BOSTON (CBS) – The emotional impact of the Boston Marathon bombings stretched far beyond the city of Boston. The impromptu memorial at Copley Square became a shrine for people from around the world to express their sadness, and their hope. Extensive work is underway to make sure future generations are able to see and feel how Bostonians tried to come to terms with such an awful day in our history.
The city of Boston’s archive facility is filled with items left at the memorial. There is a stuffed animal with a simple note to Martin Richard, the 8-year-old boy killed in the explosion. It was left by two young girls.
A family member of a 9/11 victim wrote a heartfelt note expressing their sadness, and their understanding of being victimized in such a large tragedy.
Soldiers stationed in Afghanistan sent a flag. There are letters and posters from other parts of the world, all expressing grief and support. All of these everyday items are now timeless treasures.
Toni Lansbury of Brookline was one of the people who felt she had to express her sorrow in person. She made a poster and walked to the shrine. “I felt like it was some place you could go and you could feel, almost the emotion of people healing, and of people who cared about us,” said Lansbury. In her poster, she declared her love for Boston and stated she is a proud Bostonian. “That expression in Copley Square,” said Lansbury, “was really important in everybody’s healing, just to know people cared.”
The memorial grew, and then grew some more. It became a place of reverence in the Back Bay as people stopped and reflected on the tragedy.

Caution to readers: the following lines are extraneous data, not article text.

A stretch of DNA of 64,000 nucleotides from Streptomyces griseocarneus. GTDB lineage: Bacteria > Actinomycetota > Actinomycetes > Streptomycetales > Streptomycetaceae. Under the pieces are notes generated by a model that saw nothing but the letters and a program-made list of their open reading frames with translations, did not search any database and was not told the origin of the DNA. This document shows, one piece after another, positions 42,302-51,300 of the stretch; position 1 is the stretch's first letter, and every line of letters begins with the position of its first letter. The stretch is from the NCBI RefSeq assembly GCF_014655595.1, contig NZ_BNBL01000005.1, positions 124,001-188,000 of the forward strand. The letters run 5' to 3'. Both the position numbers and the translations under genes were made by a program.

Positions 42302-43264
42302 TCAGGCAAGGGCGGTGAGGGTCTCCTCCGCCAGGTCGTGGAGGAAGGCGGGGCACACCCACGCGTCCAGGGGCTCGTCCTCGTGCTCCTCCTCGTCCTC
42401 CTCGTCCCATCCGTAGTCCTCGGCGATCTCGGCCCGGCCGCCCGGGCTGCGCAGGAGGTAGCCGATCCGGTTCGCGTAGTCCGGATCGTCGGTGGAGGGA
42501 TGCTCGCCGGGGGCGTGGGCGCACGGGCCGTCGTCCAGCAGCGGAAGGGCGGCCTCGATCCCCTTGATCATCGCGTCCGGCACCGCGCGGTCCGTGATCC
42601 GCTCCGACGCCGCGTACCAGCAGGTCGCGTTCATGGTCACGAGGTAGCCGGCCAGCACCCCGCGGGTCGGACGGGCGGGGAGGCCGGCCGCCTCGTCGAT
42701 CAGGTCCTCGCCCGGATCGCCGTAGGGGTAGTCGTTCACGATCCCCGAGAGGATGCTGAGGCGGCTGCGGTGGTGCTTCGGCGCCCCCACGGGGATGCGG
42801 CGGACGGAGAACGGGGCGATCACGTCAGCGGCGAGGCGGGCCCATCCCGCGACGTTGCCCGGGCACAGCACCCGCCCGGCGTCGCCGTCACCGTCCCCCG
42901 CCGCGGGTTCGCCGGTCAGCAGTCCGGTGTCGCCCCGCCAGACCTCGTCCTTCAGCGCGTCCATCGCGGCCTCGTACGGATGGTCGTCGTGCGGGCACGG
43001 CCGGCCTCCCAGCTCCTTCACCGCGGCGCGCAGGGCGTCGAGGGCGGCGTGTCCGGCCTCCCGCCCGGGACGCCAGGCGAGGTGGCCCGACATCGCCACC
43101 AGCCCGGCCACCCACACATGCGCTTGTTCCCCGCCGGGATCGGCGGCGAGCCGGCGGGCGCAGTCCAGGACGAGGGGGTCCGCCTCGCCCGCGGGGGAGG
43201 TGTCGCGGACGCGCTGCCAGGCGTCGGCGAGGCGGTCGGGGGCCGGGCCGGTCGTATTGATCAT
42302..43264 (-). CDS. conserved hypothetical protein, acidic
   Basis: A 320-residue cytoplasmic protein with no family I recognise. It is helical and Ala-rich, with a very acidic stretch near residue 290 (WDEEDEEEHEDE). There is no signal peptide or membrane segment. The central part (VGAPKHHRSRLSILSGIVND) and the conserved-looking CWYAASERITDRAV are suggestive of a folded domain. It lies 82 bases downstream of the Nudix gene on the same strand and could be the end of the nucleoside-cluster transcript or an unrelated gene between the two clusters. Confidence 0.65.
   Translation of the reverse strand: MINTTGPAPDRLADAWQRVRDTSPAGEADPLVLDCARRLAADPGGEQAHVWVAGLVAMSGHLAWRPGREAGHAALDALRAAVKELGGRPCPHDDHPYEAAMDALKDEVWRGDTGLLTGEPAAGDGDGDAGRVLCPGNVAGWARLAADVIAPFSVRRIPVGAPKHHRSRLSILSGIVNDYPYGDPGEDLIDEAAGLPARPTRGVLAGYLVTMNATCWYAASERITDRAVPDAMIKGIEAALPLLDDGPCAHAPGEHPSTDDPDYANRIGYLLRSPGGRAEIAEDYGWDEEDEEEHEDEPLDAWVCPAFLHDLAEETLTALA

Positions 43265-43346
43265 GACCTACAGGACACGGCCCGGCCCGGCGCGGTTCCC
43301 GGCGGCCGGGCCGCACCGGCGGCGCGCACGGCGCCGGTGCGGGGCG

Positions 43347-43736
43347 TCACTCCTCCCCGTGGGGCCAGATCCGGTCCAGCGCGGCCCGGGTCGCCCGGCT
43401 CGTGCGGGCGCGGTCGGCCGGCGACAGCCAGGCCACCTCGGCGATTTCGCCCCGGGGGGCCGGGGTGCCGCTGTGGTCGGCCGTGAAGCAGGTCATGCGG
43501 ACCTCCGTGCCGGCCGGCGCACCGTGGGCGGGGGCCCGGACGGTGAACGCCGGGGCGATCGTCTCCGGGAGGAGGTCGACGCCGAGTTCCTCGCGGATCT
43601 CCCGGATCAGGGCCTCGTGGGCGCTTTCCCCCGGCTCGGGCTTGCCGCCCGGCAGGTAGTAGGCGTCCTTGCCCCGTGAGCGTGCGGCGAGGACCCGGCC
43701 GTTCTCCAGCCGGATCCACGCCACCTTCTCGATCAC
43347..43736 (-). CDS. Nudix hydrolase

Marta Crilly is one of the city’s archivists working on the restoration of the donations. “The size was certainly a surprise to us.”
Although the city archive is more accustomed to preserving old records, they quickly started cataloging and inspecting all the donations, including shoes, medals, and paper chains. John McColgan, who is in charge of the archive, believes this work, while different from their usual mission, is very important. “These are sacred objects because they are expressions of people’s very deep empathy and emotions,” he says.
There is a very exact science to preserving historic artifacts. They have to be professionally dried out and fumigated to eliminate any contaminants. The items must be stored properly, at around 68 degrees and 45% humidity.
All of this became a very emotional assignment. “We are documenting history we personally experienced,” explained Crilly.
And the sheer magnitude of items was overwhelming: 132 boxes of shoes, and 1800 letters, for example. The archive was fortunate to get the donation of professional services. Companies like Polygon, Historic New England, and Iron Mountain all lent a hand for free.
Samantha Joseph of Iron Mountain said her Boston based company made a similar donation of services after the Sandy Hook shootings. “It was really an honor to be able to support the city and to be able to take in this material and to really be the proud keepers of it, and to protect it,” added Joseph.
The goal is to make sure these gifts and tributes become a permanent record of how our city responded during a very dark hour. “Remembering how we came back together, remembering the support we got from people, I think that needs to be preserved,” said Lansbury.
An exhibit with items from the memorial is planned for early April at the Boston Public Library. It will be called “Dear Boston.”
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